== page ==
Niemann-Pick Types A and B (NPA and NPB) are caused by a mutation in the SMPD1 gene, leading to a deficiency of the enzyme, acid sphingomyelinase (ASM), which is required to metabolize the lipid sphingomyelin. If ASM is absent or not functioning properly, sphingomyelin cannot be metabolized properly and is accumulated within the cell, eventually causing cell death and the malfunction of major organ systems. Niemann-Pick Type C (NPC) is caused by a mutation in the NPC1 or NPC2 gene on chromosome 18 located at 18q11-q12. Niemann Pick Type C patients are not able to metabolize cholesterol and other lipids properly within the cell. All forms of Niemann-Pick are inherited in an autosomal recessive manner.
- Types A and B affect approximately 1 in 40,000 in the Ashkenazi population
- Type C is very rare, represented by the 500 cases diagnosed worldwide
Type A Niemann-Pick disease begins during infancy and is characterized by:
- An enlarged liver and spleen (hepatosplenomegaly)
- Failure to thrive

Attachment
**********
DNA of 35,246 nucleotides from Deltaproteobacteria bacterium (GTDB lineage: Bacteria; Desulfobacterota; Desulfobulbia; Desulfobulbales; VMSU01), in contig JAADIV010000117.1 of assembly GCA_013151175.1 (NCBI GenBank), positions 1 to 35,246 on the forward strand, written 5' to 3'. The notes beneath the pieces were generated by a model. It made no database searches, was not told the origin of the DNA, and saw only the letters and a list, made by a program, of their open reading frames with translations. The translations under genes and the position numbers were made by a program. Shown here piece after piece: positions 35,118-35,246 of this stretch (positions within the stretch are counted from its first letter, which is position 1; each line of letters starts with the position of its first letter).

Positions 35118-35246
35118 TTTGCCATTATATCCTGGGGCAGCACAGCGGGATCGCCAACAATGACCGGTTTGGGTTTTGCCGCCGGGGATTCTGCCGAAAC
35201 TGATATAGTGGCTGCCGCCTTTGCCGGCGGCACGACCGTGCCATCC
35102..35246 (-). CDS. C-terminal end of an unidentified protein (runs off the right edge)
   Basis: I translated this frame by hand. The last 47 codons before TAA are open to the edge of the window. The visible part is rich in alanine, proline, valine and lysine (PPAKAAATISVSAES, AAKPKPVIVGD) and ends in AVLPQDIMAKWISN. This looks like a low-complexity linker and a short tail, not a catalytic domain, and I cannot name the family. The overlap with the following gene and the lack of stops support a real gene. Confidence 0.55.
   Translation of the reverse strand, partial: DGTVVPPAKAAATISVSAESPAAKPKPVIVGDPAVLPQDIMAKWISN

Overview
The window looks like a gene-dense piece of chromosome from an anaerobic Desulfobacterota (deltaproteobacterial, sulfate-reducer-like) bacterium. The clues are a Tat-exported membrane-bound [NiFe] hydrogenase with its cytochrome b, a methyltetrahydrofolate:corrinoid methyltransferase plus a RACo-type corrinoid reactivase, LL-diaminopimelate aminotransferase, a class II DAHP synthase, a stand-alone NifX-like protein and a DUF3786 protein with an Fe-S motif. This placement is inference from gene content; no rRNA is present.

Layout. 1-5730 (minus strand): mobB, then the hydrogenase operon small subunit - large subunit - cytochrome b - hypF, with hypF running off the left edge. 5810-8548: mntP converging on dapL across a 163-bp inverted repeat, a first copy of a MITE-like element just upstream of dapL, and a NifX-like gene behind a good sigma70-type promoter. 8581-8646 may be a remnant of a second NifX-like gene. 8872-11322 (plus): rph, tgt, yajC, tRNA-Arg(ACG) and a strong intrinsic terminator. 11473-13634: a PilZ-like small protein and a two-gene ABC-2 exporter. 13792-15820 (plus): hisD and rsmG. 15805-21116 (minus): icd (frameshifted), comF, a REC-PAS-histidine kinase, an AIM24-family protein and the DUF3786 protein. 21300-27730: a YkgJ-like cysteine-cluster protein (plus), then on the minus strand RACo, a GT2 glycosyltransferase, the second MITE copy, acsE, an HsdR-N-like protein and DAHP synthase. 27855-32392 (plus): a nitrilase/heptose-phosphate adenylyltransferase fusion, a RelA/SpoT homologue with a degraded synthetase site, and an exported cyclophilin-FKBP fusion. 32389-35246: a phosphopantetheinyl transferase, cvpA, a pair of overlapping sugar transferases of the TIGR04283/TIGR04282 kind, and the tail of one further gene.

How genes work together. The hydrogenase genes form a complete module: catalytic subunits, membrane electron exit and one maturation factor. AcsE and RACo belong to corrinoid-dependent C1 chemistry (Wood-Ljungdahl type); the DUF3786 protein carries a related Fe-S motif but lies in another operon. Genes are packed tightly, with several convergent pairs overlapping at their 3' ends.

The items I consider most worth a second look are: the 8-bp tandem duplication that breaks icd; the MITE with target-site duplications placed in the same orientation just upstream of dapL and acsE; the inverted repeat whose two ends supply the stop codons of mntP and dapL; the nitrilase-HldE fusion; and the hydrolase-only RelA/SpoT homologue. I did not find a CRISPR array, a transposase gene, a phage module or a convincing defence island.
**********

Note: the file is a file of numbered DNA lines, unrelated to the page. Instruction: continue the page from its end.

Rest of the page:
- Progressive deterioration of the nervous system.
- Children affected by this condition generally do not survive past early childhood.
- Type A Niemann-Pick disease occurs more frequently among individuals of Ashkenazi Jewish descent
Type B disease may include signs of:
- Growth retardation
- Problems with lung function (including frequent lung infections)
- Blood abnormalities such as abnormal cholesterol and lipid levels
- Individuals affected by this type of Niemann-Pick disease usually survive into adulthood
- Type B Niemann-Pick disease occurs in all populations
Type C disease has a wide clinical spectrum and a variable age of onset. Classically, children with NPC demonstrate:
- Neurological dysfunction with cerebellar ataxia
- Vertical gaze palsy
- Motor impairment
- Dysphagia (difficulty in swallowing)
- Psychotic episodes
- Progressive dementia
- NPC is always fatal- the vast majority of children die before age 20
There is no standard treatment that has proven to be effective for everyone, however supportive care may include involvement of specialists in gastroenterology, nutrition, physical and/or occupational therapy. Standard medications used to treat seizures, cataplexy (sudden loss of muscle strength), dystonia (abnormal movements due to incessant muscle contractions) and spasticity can be used in NPC patients.